Are our students learning? Are they developing? Are we having an impact? These questions are only a small sample of those that faculty ask before, during, and after each course that they teach. Faculty often attempt to answer such questions using the evidence they have—student remarks during class and office hours, student performance on examinations or homework assignments, student comments solicited via teaching evaluations, and their own classroom observations. While these forms of evidence can be useful, such informal assessments also can be misleading, particularly because they are generally not systematic or fully representative.
HIGHER ED TEACHING STRATEGIES FROM MAGNA PUBLICATIONS
scholarship of teaching and learning
The argument persists: teaching and research are complementary—each in some synergistic way builds on and supports the other. Standing against the argument is an impressive, ever-growing array of studies that consistently fail to show any linkage between teaching effectiveness and research productivity. Because administrators have a vested interest in faculty being able to do both well, the two sides continue to exchange arguments and accusations in a debate that has grown old, tired, and terribly nonproductive.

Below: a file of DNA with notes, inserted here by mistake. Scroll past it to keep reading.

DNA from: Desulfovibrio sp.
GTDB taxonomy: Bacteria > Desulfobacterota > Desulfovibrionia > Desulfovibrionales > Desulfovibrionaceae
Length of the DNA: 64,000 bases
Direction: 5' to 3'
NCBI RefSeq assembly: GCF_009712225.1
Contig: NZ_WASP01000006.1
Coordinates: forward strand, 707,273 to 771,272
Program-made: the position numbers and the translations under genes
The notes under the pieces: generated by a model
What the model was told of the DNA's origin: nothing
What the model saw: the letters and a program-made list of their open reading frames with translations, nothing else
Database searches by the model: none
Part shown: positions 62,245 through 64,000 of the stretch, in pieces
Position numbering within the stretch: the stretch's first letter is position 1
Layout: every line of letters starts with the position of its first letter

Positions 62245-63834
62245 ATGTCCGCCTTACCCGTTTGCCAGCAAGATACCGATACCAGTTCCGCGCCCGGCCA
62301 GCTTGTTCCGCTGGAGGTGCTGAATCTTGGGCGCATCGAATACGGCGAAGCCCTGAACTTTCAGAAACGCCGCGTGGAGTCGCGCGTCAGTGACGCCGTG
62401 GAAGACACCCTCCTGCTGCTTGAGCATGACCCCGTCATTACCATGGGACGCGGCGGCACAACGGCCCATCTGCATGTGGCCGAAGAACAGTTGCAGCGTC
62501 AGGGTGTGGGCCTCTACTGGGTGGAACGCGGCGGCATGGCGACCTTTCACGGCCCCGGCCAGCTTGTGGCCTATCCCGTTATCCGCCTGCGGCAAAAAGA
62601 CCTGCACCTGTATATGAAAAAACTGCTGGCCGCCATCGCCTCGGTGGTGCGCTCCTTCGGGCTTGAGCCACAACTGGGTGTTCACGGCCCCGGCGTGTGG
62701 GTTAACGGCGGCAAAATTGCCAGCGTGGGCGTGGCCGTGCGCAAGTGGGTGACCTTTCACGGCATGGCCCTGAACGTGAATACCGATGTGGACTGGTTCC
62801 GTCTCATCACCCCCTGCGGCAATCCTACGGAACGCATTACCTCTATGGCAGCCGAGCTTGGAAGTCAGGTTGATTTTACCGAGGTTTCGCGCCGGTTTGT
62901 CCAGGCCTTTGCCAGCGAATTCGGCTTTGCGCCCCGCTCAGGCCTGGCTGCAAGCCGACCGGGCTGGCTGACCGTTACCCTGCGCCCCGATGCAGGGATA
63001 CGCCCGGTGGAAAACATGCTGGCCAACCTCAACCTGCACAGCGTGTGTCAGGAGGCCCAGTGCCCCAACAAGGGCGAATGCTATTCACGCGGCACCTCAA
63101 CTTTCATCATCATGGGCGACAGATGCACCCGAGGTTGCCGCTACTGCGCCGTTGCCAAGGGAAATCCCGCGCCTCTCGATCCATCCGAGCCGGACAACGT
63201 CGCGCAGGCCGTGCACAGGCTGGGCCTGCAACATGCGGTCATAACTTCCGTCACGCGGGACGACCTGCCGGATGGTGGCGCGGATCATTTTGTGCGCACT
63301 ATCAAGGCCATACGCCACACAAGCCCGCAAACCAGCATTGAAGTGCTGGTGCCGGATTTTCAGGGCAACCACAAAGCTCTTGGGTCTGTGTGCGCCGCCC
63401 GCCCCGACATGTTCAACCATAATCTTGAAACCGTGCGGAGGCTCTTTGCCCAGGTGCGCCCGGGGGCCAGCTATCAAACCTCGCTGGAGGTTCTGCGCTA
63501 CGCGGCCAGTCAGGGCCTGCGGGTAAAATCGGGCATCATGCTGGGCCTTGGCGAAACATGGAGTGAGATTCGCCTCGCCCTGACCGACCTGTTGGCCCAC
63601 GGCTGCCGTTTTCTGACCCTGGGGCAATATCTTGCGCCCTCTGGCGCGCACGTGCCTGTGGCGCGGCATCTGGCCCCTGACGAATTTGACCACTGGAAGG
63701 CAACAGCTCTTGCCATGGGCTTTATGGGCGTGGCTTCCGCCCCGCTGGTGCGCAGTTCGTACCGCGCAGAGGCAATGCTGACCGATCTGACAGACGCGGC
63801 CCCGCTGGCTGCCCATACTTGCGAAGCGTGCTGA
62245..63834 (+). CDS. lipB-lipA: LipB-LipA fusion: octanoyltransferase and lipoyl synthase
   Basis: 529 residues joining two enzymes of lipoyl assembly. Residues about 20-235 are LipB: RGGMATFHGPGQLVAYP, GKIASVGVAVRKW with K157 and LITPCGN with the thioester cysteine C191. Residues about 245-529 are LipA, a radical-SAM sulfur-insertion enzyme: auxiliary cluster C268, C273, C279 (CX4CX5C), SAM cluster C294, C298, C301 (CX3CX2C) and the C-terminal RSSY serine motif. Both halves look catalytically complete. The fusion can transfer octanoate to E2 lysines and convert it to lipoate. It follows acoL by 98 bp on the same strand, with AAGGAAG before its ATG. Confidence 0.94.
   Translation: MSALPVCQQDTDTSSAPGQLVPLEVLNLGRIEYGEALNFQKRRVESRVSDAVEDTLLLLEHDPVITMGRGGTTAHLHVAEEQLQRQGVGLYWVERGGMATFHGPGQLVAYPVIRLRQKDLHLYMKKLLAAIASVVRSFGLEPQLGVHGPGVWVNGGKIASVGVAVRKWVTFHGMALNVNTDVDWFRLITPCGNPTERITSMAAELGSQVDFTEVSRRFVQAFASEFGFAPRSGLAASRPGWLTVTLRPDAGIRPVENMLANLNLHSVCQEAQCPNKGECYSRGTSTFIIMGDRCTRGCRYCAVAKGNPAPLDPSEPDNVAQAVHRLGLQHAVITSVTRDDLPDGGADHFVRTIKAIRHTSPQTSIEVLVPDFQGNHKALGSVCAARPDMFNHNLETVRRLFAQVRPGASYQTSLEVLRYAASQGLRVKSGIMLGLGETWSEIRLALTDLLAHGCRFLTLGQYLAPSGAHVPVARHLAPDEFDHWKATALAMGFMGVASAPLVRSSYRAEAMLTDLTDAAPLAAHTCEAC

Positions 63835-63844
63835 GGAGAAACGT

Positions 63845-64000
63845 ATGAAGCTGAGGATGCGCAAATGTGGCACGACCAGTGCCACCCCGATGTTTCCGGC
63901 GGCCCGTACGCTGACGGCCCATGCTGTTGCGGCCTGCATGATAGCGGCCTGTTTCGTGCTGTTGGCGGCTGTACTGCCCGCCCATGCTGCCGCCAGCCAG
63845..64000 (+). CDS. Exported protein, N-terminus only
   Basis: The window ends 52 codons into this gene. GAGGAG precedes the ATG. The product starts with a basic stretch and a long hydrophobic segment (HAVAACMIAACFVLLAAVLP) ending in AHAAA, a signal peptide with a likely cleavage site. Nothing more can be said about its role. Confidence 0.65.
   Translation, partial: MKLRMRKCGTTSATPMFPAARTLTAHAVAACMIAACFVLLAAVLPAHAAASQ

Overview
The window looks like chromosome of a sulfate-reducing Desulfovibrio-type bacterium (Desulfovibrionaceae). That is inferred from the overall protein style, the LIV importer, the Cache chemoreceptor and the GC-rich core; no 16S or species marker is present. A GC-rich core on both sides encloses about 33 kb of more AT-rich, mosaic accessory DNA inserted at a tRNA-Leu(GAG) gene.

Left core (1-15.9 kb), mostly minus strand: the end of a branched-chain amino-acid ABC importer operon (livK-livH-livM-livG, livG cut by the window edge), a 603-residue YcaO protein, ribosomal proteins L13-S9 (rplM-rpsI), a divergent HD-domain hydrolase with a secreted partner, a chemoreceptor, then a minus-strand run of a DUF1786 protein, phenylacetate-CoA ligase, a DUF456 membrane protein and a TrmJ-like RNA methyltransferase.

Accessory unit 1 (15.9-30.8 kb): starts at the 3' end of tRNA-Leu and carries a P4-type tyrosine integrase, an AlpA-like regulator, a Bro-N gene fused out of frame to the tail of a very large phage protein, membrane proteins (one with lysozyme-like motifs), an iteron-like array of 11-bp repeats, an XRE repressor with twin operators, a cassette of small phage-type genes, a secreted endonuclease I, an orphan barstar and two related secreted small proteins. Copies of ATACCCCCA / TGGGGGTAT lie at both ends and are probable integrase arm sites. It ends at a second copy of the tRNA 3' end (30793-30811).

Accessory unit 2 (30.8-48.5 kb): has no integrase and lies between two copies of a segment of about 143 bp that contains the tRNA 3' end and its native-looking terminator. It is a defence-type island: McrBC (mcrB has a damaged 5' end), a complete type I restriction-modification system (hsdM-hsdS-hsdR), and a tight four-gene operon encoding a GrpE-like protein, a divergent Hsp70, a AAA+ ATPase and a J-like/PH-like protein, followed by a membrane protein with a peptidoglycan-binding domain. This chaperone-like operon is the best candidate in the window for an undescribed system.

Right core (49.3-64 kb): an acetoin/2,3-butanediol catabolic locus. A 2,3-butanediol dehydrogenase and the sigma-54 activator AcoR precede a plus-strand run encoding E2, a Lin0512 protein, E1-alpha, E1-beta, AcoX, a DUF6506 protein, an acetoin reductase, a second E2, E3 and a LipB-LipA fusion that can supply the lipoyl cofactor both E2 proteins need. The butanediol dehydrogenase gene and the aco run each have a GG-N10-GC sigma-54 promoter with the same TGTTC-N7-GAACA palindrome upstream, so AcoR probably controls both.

Discussion of teaching and learning as an academic, scholarly endeavor has become an acceptable conversation on college campuses. A shift is beginning to take place whereby the scholarship of teaching and learning is now being taken seriously. We are making progress in higher education by making undergraduate education intentional, thus moving toward a learner-centered paradigm.
Despite the admirable goal of improving student learning by assessment, many faculty members are uneasy about participating in assessment-related activities. One way to overcome negative feelings about assessment while promoting improved student learning is to encourage faculty to engage in the scholarship of teaching and learning (SoTL).